The founder of a local news blog on Facebook called A Voz Araruamense (Voice of Araruama), Leonardo Pinheiro was interviewing local residents on a street in the town’s Bananeiras district on the afternoon of 13 May when several shots were fired at him from a car that had just approached. When the police arrived a few minutes later, all they could do was confirm his death.
In his blog and in another local news page on Facebook called Fala Araruama to which he contributed, Pinheiro was openly critical of the municipal government and local officials, questioning the benefits of the Covid-19 lockdown and campaigning for local businesses to be allowed to reopen. He was very involved in local politics and had just announced that he planned to run for the Patriota party in the 2020 municipal elections in Araruama.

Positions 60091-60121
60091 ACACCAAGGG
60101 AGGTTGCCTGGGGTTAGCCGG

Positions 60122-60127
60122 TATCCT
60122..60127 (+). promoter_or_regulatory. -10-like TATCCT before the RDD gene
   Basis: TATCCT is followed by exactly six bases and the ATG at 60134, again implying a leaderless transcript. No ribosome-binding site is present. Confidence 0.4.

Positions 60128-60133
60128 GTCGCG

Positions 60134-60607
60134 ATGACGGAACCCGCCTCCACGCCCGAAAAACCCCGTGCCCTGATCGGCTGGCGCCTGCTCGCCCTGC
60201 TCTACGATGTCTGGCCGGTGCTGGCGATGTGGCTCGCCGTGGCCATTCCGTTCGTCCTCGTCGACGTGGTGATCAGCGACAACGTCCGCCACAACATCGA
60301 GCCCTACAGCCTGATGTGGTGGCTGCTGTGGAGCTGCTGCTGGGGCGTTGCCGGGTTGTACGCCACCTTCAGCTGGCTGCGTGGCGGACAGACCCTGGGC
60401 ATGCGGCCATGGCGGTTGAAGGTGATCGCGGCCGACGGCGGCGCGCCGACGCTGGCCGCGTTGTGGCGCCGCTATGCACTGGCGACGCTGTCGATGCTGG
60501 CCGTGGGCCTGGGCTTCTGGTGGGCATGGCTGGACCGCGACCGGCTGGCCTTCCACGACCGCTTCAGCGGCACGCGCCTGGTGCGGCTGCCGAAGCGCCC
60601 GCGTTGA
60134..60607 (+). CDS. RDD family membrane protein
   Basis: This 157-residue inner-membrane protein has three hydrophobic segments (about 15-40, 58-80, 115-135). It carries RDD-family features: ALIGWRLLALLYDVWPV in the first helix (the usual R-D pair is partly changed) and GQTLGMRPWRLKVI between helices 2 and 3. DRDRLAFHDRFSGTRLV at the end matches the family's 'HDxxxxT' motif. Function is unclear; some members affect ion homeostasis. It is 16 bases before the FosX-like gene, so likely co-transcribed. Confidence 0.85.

The local police have not as yet said anything about the possible motives for Pinheiro’s murder.
“Araruama’s authorities must investigate this blogger’s murder thoroughly and not neglect the possibility that it was linked to his journalism,” said Emmanuel Colombié, the head of RSF’s Latin America bureau. “The Covid-19 crisis and its political impact mean that the protection and safety of news providers are more essential than ever. Both the local and federal authorities must do everything possible to guarantee them.”
Rio de Janeiro state is extremely dangerous for journalists. In the coastal city of Maricá, two journalists were murdered in similar circumstances in the space of a month in 2019 for motives that are still unclear.
Brazil is ranked 107th out of 180 countries in RSF’s 2020 World Press Freedom Index.